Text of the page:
Mexico Tour: In the Path of the Ancient Olmec
Olmec Tour: Travel to the remote sites of San Lorenzo, and Chalcatzingo plus the Xalapa and Mexico City Anthropology Museums.
with Dr. Karl Taube
July 7 – 16, 2021
March 19 – 28, 2022
Why Take This Tour?
- Led by renowned art historian Distinguished Professor Karl Taube
- Explore La Venta, San Lorenzo, Tres Zapotes, and Chalcatzingo
- The Historic Center of Puebla, a UNESCO World Heritage Site
- The Historic Center of Mexico City, a UNESCO World Heritage Site
- View Olmec finds in the Xalapa Museum
- Mexico City’s Anthropology Museum
- Limited to 14 participants
(click to enlarge)
Day 1: Depart the USA
Day 2: Parque Museo La Venta. Carlos Pellicer Museum
Day 3: La Venta
Day 4: San Lorenzo Tenochtitlan. El Azuzul
Day 5: Tres Zapotes. Santiago Tuxtla
Day 6: Anthropology Museum of Xalapa
Day 7: Puebla city tour. Cholula
Day 8: Chalcatzingo
Day 9: Mexico City’s Anthropology Museum. Templo Mayor & Museum
Day 10: Fly back to the USA
The Olmec civilization dates back to the 2nd century BC when favorable environmental conditions allowed the society to thrive. This high productivity encouraged population growth from which an elite class developed and, accordingly, so did demand for objects of creative expression. During this trip we visit the birthplaces of this art, where the colossal heads and finely carved sculptures emblematic of the Olmec style were found.
This unusual expedition will take us into truly remote areas of Mexico to explore some of the more elusive Olmec sites. See La Venta, San Lorenzo, and Tres Zapotes, where the first of the Olmec colossal heads were found in 1862. Climb the mighty cleft volcanic mountain to see the beautifully inscribed boulders at Chalcatzingo, way off the beaten tourist trail. Visit museums housing major collections of Olmec art including the vast open-air museum of Parque-Museo La Venta, the Carlos Pellicer Museum in Villahermosa, the Xalapa Anthropology Museum, not only filled with exquisite works of art, but also presenting one of the loveliest edifices in Mexico, and view the Olmec objects on display at the National Museum of Anthropology, housed in a unrivaled award-winning structure in Mexico City.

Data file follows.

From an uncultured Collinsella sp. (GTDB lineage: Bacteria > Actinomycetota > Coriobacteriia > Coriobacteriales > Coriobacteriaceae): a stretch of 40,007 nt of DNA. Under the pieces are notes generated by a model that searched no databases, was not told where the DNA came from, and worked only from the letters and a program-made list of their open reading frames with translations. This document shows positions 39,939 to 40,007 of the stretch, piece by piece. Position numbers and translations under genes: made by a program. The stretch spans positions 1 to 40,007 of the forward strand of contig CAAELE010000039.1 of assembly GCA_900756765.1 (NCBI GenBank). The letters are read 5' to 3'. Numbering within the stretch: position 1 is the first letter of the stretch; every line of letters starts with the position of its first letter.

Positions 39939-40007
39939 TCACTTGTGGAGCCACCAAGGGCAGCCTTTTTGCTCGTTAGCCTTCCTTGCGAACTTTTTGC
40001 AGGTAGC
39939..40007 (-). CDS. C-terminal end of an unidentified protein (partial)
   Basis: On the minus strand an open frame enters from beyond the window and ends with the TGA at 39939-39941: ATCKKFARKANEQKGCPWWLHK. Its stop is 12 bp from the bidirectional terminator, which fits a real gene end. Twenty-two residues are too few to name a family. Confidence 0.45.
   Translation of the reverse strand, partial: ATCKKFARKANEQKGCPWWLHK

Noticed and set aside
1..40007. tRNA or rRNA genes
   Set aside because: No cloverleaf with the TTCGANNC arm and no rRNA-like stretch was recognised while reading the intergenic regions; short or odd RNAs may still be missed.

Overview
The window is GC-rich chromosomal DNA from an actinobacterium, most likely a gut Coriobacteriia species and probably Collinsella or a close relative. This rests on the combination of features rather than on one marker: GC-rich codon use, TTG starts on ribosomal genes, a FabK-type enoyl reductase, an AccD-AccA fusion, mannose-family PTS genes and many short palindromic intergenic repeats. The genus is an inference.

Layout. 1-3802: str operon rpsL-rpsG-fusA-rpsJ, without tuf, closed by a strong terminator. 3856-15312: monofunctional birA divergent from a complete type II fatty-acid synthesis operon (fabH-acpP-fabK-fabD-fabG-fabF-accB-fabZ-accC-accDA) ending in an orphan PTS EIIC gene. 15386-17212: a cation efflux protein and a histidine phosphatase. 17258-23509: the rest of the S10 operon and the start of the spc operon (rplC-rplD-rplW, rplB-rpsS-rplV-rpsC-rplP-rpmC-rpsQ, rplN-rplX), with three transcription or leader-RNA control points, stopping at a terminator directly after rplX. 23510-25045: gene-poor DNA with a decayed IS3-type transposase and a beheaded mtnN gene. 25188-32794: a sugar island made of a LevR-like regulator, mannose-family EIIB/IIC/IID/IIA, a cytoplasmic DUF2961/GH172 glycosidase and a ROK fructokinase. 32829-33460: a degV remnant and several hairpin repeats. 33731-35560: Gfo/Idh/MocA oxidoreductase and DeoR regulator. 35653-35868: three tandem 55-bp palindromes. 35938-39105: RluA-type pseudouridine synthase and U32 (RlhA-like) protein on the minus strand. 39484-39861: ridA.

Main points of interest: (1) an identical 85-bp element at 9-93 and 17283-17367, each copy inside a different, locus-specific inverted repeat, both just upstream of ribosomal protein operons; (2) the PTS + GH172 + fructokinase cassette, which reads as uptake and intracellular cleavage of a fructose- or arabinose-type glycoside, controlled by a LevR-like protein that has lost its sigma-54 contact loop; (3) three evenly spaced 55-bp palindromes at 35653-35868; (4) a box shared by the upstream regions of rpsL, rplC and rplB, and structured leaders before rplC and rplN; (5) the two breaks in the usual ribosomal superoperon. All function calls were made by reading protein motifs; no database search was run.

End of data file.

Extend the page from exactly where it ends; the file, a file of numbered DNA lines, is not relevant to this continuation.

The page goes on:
Won’t you join Far Horizons and only 13 others on this very special 9-day journey to the world of the ancient Olmec?
Karl Taube received his PhD in Anthropology from Yale University and is currently a Distinguished Professor in the Department of Anthropology at the University of California, Riverside. He has done extensive archaeological and linguistic fieldwork in the Yucatán and has participated on archaeological projects in Chiapas, Mexico, coastal Ecuador, highland Peru, Copan, Honduras, and in the Motagua Valley of Guatemala. He is currently serving as the Project Iconographer for the San Bartolo Project in the Petén of Guatemala. Professor Taube has broad interests in the archaeology and ethnology of Mesoamerica and the American Southwest, including the development of agricultural symbolism in pre-Hispanic Mesoamerica and the American Southwest, and the relation of Teotihuacan to the Classic Maya. Much of his recent research and publications center upon the writing and religious systems of ancient Mesoamerica. Among his publications are The Major Gods of Ancient Yucatan, Aztec and Maya Myths, and Olmec Art at Dumbarton Oaks. He has published extensively on the Olmec, including studies concerning the Olmec gods of rain and maize and the symbolism of jade and well as sourcing “Olmec blue” jadeite in Guatemala. Professor Taube’s long-term love and knowledge of the ancient cultures of Mesoamerica is infectious and makes him an exceptional study leader.
‘I really enjoyed Karl and his lectures and comments in the bus and at meals. He listened to us carefully to understand our questions and suggestions. I would like to travel with Karl again. I really enjoy his knowledge of Central America.’ – Anne Higgins
‘Professor Taube went out of his way to convey the tremendous depth of his knowledge about the Olmec and of their influence on later cultures throughout Mesoamerica. Karl Taube’s contributions were monumental.’ – Randolph Sherman
(B) breakfast, (L) lunch, (D) dinner
Day 1: Fly to Villahermosa, Mexico and immediately transfer to the Holiday Inn for a light supper. Overnight for two nights. (D)
Day 2: This morning, walk the pathways within the Parque-Museo La Venta, a vast open-air museum where many of the stone monuments from the site of La Venta have been relocated. As we stroll along the trails, agouti and coatimundi can be seen scurrying through the underbrush and vibrant tropical birds fly through the jungle setting. This is where we see the first of the massive stone heads that are characteristic of the Olmec culture. The afternoon will be spent in the Carlos Pellicer Museum, Tabasco’s main regional museum for archaeology and anthropology. Housed within a dazzling architectural masterpiece, the displays focus on Olmec and Maya art and artifacts. (B/L/D)